[republished from 11/11/12]
When I see someone walking around with a poppy on their lapel at this time of year, I always feel very nostalgic and pleased that someone has donned a symbol synonymous with service and sacrifice. It may be worthwhile to remind ourselves of the precise connection between the poppy and the day in which we take time to recognize and thank all of the Veterans who have sacrificed for our freedom.
Growing up the son of a Canadian Armed Forces officer, I was always pleased when my Dad would break out his collection of poppies every year and pin one on the lapel of my blue blazer in the days prior to November 11th. Both his father and my mother’s father fought in the First World War. Both saw horrific combat and both were highly decorated for their service.
My Dad and his brother fought in the Second World War. My Dad arrived in Normandy after the invasion in July 1944 and in his words, crawled across Northern Europe through France, Belgium, the Netherlands and into Germany before the end of the war in 1945. He did not talk much of the war, but when he did, he always told me how violent and horrible an experience it was. Fiercely proud of his unit, The Lord Stratcona’s Horse Regiment, he donned the poppy every year on the anniversary of “Rememberance Day.” He captivated my attention with the story, as told by his father, of the end of World War One on the 11th hour of the 11th day of the 11th month of November 1918. Both belligerents fired every artillery shell possible across the lines to kill as many men as possible before the clock struck 1100. Many men died in those last minutes of the war. How senseless… how tragic… and how prophetic of a peace that would not last, requiring my dad to don the uniform and go overseas to finish the job that his father could not.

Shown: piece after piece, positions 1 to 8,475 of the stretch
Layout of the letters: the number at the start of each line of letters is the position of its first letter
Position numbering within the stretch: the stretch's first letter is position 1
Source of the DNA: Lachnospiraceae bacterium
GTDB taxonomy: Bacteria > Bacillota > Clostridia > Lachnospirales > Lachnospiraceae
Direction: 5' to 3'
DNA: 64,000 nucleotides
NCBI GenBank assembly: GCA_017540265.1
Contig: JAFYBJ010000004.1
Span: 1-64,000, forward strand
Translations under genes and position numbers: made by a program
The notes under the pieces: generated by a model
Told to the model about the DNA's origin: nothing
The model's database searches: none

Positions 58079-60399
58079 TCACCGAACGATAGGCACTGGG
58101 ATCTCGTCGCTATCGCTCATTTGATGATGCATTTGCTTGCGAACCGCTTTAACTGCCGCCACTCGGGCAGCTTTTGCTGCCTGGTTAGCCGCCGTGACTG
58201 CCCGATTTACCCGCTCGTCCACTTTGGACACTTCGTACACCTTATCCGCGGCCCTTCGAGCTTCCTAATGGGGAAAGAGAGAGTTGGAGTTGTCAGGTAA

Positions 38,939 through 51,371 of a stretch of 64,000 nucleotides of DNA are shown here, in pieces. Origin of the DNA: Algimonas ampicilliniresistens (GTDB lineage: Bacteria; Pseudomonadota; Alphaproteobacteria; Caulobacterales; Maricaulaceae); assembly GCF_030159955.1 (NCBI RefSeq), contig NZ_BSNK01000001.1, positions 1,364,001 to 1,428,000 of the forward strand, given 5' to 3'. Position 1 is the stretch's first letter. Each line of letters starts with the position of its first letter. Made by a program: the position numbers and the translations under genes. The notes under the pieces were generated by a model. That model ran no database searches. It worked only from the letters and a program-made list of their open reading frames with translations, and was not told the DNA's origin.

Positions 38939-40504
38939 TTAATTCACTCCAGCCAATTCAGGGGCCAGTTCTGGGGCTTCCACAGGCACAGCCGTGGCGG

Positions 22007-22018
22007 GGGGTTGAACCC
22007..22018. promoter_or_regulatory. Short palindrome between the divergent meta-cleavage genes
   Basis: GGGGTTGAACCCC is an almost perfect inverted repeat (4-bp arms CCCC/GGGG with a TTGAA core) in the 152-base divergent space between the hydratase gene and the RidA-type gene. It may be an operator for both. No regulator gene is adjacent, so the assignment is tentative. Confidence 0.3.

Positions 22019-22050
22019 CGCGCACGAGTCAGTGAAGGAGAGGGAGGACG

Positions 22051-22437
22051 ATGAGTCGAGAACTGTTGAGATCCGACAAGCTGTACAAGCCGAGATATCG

Every year at this time, my dad also loved to recite the poem, “In Flanders Fields” by the Canadian surgeon, LCOL John McRae from Guelph, Ontario. He was very proud of the fact that a Canadian had written this timeless testament to the brave young soldiers who lost their lives in the Second Battle of Ypres, near Flanders, in Belgium. McRae was a Major when he wrote the poem after an unsuccessful attempt to save the life of a young Canadian wounded in battle. He jotted down his emotions while looking across a brilliant field of poppies that peacefully swayed back and forth in the breeze and in stark contrast to the carnage that existed nearby in the trenches. The poem was published in London in 1915 and became world renowned almost overnight.
My dad had it memorized and I always listened intently when he repeated it to me.
In Flanders Fields the poppies blow
Between the crosses row on row,
That mark our place; and in the sky
The larks, still bravely singing, fly
Scarce heard amid the guns below.
We are the Dead. Short days ago
We lived, felt dawn, saw sunset glow,
Loved and were loved, and now we lie
In Flanders fields.
Take up our quarrel with the foe:
To you from failing hands we throw